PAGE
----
Posts Tagged ‘Ohio State University’

Cover for The Binge-Watching Cure II, from Claren Books

As I mentioned in yesterday’s post, the paperback edition of the new anthology The Binge-Watching Cure II, featuring my short story “Car Chasers,” had not yet been uploaded to Amazon. I’m pleased to say as of now, the paperback edition of The Binge-Watching Cure II is now available.

Now if you missed yesterday’s announcement, this is a really cool horror anthology. The Binge-Watching Cure II is written with stories becoming longer as you get further along in the book. The first story is the length of your average tweet, while the longest stories are upwards of ten-thousand words. This way, you can easily go for a shorter story, if you’re in the mood for a quick jolt of horror, or something a bit longer if you’d like something to kill time with.

My own story, “Car Chasers,” fills the eight thousand words spot, and is what happens when you turn Fast & Furious-style car races into a ghost story. I’m very excited to see it in the anthology, and I hope plenty of people get a chance to read it.

I also hope James Wan will direct a movie adaptation, but I won’t hold my breath.

Anyway, I’ll post the links for both the paperback and ebook versions below. For some reason, Amazon’s hosting both versions separately, like they did when Rose came out. Why they do that, I don’t know, but whatever. If you get a copy of The Binge-Watching Cure II and you like it, please leave a review. Doing so allows more readers to find the book, and encourages Claren Books to publish more anthologies like this one.

That’s all for now. I’m going to be working on the next chapter of Toyland this evening while watching the OSU-Clemson game (Go Bucks!). Until next time, my Followers of Fear, pleasant nightmares!

The Binge-Watching Cure II: Paperback link, Ebook link

I normally don’t do introspective posts like this. You know me, if it’s not something horror or writing-related, there’s a good chance it’s related to an issue near and dear to my heart, such as disability rights and awareness. But I found out today that there’s only 45 days left of the year, and it’ll be even less once you’re reading this post. And that’s significant, because it’s not just the end of 2019 that’s approaching, but the end of the 2010’s. And that’s crazy to think about. An entire decade is ending in just over a month and a half.

So I’d like to take a bit of time and write about my thoughts concerning the ending of 2019 and the 2010’s.*

And a lot can be said about either subject. For 2019, I’m going to argue that the best things about this year were in terms of entertainment. Think about it: Avengers Endgame, The Lighthouse, Us and the fourth season of Lucifer. They were all amazing! And the rest was pretty much cringe-inducing (I won’t say anymore on that lest I break my rule about commenting on politics and certain current events).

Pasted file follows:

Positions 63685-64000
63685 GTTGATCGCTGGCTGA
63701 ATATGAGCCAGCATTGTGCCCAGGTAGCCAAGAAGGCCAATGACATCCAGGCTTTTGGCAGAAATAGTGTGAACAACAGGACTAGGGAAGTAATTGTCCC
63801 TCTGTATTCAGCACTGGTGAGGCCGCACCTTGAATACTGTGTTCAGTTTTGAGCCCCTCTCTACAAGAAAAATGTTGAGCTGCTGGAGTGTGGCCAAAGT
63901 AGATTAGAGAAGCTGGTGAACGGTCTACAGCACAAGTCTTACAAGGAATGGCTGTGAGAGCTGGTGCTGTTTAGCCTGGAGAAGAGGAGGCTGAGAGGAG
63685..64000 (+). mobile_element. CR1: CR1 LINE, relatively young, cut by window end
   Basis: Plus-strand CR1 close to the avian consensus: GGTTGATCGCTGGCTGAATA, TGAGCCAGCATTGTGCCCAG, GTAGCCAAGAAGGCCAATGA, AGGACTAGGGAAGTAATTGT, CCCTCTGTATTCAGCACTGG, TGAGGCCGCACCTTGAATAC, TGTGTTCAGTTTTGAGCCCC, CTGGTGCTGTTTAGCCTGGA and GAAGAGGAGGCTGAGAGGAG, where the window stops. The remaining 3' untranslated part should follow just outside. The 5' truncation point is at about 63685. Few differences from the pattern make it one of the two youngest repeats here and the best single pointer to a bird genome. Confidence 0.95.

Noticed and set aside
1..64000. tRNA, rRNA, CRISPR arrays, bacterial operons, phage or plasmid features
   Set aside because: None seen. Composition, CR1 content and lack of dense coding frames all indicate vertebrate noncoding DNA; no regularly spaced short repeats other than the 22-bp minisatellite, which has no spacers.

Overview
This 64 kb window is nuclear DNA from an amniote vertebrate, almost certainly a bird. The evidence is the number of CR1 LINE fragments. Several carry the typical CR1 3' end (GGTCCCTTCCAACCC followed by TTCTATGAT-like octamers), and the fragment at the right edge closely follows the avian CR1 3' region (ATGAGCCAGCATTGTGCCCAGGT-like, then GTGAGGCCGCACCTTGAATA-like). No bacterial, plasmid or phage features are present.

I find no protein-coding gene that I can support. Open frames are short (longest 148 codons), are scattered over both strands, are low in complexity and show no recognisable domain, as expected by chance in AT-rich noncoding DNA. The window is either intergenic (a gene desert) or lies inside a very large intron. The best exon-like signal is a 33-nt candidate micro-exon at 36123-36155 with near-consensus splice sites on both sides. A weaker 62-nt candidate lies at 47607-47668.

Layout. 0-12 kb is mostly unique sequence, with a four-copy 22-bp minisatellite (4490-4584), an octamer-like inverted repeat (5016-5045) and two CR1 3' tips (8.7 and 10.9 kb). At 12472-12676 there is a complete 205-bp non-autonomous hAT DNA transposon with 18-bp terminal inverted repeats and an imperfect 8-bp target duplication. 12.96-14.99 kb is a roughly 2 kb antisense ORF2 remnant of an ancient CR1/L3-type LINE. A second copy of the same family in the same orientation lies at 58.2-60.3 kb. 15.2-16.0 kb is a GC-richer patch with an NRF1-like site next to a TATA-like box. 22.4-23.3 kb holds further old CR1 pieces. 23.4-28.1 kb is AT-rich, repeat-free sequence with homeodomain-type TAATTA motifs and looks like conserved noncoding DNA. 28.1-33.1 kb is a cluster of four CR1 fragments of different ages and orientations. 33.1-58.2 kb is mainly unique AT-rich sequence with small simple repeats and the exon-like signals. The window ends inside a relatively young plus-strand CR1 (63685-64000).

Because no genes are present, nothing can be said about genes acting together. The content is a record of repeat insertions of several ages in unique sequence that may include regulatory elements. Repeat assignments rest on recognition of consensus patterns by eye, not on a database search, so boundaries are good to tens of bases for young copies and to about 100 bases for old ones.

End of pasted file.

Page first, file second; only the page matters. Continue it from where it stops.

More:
But it’s hard to deny that it’s been a tough year, and a tough decade to boot. Depending on who you ask, things either started out good and got worse over the years, or things started out bad and got better. Or a couple other answers, but those are the main ones, I think. However you saw the 2010’s, it’s been a decade of profound change. Technology became faster and more efficient, more ubiquitous and necessary to our lives. Many peoples became more divided because of beliefs, or backgrounds, or a hundred other reasons. Leaders have changed, and with them the policies of various nations. The need to protect the environment has become stronger, and we’ve taken steps forward and backward to address that. Pop culture took radical shifts too, with horror gaining a new, hard-won respect it previously never enjoyed, and Marvel became the movie powerhouse that DC has always been. Streaming has become the new frontier. And more media is being created every day to reflect our increasingly diverse society, with much of it making into the mainstream. All along lots more remakes and reboots and sequels than anyone wanted or needed.

In short, lots and lots of change.

The 2010’s were a decade of change for me as well. Quite literally. I started the decade as a high school student who thought I had a cushy after-school job selling basketball tickets and that I was going to be a bestselling author by the time I was 25. I graduated high school, went to college and dealt with all the growth and crazy and learning that comes with it. I went on a study abroad trip, moved to my first apartment, and graduated again. I went to Germany for an internship, and then came home for the nadir of the decade, where I dealt with a horrific job search and back pain. I finally got my job and my old place. My health improved, though at some point I did develop a nasty anxiety disorder. I visited haunted locations I’d always dreamed of visiting. I got my driver’s license and my car.

At some point, I stopped being a kid and started being an adult. And along the way, I found this amazing community of writers and bloggers and readers and published books and short stories along the way, including Rose this past summer. It’s been kind of crazy.

And for the most part, the decade was good. Yeah, there were some bad times, but the good are what I remember the most. Mostly because the good was the result of my own hard work and perseverance.